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Pension Reform Bill - effects on TA (SERPS) Pension

#1
If my reading is correct the new Pension Reform Bill will be doing away with the Second Earnings Related Pension Schems (SERPS) by 2016. What impact will this have on all of us long serving TA officers and soldiers?

Here is my understanding...

We all paid our National Insurance Contributions (NIC) in our civilian jobs didn't we? (Nods of head in the affirmative). Then when we joined up into the TA (or UDR/R IRISH HSPT) we also paid additional NIC (deducted at source) which I was told by a wise old Pay Corps Sgt Maj was 'Contracted into SERPS so you will get a bigger state pension when you hit 65 laddie".

So... me thinks that now, 'by a mere stroke of a pen' that in 2016 I will and you will, loose that little nest-egg enhancement to the state pension that I/we have paid into all these years and were looking forward to when we retire and start collecting our long awaited and long contributed too state pension with its nice little SERPS top up!

Wrong! By 2019 when I start to receive the state pension the Treasury bandits will have stolen it from me/you back in 2016.

Or am I loosing the plot... please tell me I'm wrong?

TZA1
 
#2
Regrettably I do not think you are wrong ... as I understand it ... and has been mentioned on other threads a lot of people are going to be worse off under the " New " State Pension than they would have been if their final State Pension was based on the " Old " system which included SERPS etc ... linky ... http://www.arrse.co.uk/finance/198048-full-army-pension-state-pension-65-a.html#post5045289 and external linky ... State pension overhaul to leave most people worse off - Telegraph

Edited to add

Small extract from DT report

However, second pension and other top-up arrangements will be removed under the
reforms. These other arrangements include the state second pension, the state
earnings-related pension and graduated pension. This means that many people who
contributed to these top-up arrangements will end up worse off.
 

Travelgall

MIA
Kit Reviewer
#3
The only people who will be better off are those that don't work or work on minimum wage their entire life. So yes, yet again the government has nicked your money.

Edit. Damn sunoficarus beat me to it.
 
#5
Thanks chaps and chapesses! - I for one am prepared to 'have a go' to get this stopped for us miltary peeps! The Military Covenant, opt out clauses in the bill for service personnel up to 2016, petitions etc - lets throw the full weight of ARRSE at them...

Time for another fight with HMG I think... look at the fun we could have!
 
#7
Thanks chaps and chapesses! - I for one am prepared to 'have a go' to get this stopped for us miltary peeps! The Military Covenant, opt out clauses in the bill for service personnel up to 2016, petitions etc - lets throw the full weight of ARRSE at them...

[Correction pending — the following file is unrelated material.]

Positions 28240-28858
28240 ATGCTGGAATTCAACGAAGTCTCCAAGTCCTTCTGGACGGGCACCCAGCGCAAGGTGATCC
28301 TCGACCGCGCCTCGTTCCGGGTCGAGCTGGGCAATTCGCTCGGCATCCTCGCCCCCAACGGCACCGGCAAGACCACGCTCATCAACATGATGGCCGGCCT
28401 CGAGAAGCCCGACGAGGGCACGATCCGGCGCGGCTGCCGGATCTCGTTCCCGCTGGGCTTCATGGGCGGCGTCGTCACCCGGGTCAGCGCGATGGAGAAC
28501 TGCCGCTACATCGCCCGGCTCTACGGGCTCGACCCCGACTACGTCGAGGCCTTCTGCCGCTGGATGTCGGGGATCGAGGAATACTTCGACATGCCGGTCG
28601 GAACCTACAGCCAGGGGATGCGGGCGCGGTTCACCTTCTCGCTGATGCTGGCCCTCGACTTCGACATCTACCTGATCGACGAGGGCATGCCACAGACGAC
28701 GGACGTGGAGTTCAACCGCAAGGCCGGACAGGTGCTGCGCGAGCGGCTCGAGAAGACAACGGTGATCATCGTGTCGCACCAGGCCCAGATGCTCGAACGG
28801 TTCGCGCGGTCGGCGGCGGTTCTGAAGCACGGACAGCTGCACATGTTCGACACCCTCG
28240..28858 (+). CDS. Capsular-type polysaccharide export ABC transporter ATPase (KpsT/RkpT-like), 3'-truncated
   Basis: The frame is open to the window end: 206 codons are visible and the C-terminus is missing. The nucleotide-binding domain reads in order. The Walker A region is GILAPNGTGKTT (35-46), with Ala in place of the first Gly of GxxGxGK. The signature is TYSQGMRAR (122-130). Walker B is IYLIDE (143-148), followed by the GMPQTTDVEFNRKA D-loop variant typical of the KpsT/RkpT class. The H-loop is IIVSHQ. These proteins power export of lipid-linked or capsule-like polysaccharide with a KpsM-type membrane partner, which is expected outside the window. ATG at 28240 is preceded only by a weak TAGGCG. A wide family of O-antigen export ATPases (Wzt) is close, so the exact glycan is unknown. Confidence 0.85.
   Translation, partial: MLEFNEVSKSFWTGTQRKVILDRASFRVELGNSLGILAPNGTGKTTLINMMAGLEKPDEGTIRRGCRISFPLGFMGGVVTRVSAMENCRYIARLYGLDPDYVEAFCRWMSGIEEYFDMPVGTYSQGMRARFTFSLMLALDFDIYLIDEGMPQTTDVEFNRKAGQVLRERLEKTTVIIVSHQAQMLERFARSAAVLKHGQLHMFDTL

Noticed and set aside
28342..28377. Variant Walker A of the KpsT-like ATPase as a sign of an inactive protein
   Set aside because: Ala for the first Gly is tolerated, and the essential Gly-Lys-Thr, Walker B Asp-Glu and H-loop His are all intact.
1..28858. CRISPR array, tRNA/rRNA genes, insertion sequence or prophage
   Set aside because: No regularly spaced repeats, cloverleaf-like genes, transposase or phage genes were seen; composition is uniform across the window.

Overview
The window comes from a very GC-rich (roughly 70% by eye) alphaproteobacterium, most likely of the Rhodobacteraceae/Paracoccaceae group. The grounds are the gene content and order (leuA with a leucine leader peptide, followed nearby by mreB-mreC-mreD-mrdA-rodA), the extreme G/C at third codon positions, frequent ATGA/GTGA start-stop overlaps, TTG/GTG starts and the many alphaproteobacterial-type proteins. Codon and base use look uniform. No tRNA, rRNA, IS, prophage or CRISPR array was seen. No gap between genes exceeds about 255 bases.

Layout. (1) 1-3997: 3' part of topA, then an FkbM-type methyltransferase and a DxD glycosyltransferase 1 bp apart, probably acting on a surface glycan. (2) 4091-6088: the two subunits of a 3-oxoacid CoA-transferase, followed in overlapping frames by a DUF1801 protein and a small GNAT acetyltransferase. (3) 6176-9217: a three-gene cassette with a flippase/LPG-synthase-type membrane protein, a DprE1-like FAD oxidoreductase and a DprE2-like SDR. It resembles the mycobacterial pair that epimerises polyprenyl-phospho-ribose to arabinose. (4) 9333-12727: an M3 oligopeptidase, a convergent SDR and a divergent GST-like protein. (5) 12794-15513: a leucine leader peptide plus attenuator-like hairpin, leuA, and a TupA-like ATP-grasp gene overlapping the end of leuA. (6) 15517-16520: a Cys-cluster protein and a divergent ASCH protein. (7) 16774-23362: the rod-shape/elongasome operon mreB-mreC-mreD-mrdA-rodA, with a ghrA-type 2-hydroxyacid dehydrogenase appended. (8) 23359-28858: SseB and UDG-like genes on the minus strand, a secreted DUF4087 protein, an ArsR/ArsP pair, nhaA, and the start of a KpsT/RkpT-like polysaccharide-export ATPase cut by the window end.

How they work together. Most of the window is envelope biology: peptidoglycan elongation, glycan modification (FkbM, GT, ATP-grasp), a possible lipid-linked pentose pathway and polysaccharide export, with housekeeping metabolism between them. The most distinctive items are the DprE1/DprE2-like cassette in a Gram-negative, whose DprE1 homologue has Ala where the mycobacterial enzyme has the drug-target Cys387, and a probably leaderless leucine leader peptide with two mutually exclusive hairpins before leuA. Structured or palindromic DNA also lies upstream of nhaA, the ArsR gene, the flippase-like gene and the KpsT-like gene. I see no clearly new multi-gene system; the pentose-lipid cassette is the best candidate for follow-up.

Time for another fight with HMG I think... look at the fun we could have!
Why should you be treated any differently to a civvy who paid NI on a second job?
 

jarrod248

LE
Gallery Guru
#8
Thanks chaps and chapesses! - I for one am prepared to 'have a go' to get this stopped for us miltary peeps! The Military Covenant, opt out clauses in the bill for service personnel up to 2016, petitions etc - lets throw the full weight of ARRSE at them...

Time for another fight with HMG I think... look at the fun we could have!
No, forget it. If all the public sector workers have got nowhere. All the private sector schemes were nicked already by Mr G Brown, what do you reckon your chances are?
 

sirbhp

LE
Book Reviewer
#9
hopefully on topic , i was in the TA after regs for two year , do i expect a bit of a pension from them? they certainly taxed my earnings .
 
#10
hopefully on topic , i was in the TA after regs for two year , do i expect a bit of a pension from them? they certainly taxed my earnings .
TA only accrue pension when mobilised. Arguably the bounty replaces it and is a better financial deal considering the amount of days reservists serve
 
#11
TA only accrue pension when mobilised. Arguably the bounty replaces it and is a better financial deal considering the amount of days reservists serve
Depends on number of days served a year. Final Salary pension schemes are *really* expensive.

I agree with your earlier point - there is no real reason to link TA and SERPS / State Second Pension etc - its just another job and some of the National Insurance Contributions fund these pensions. Most TA soldiers don't even pay NICs on their TA pay, anyway - the earnings threshold for NICs is too high.
 
#13
Depends on number of days served a year. Final Salary pension schemes are *really* expensive.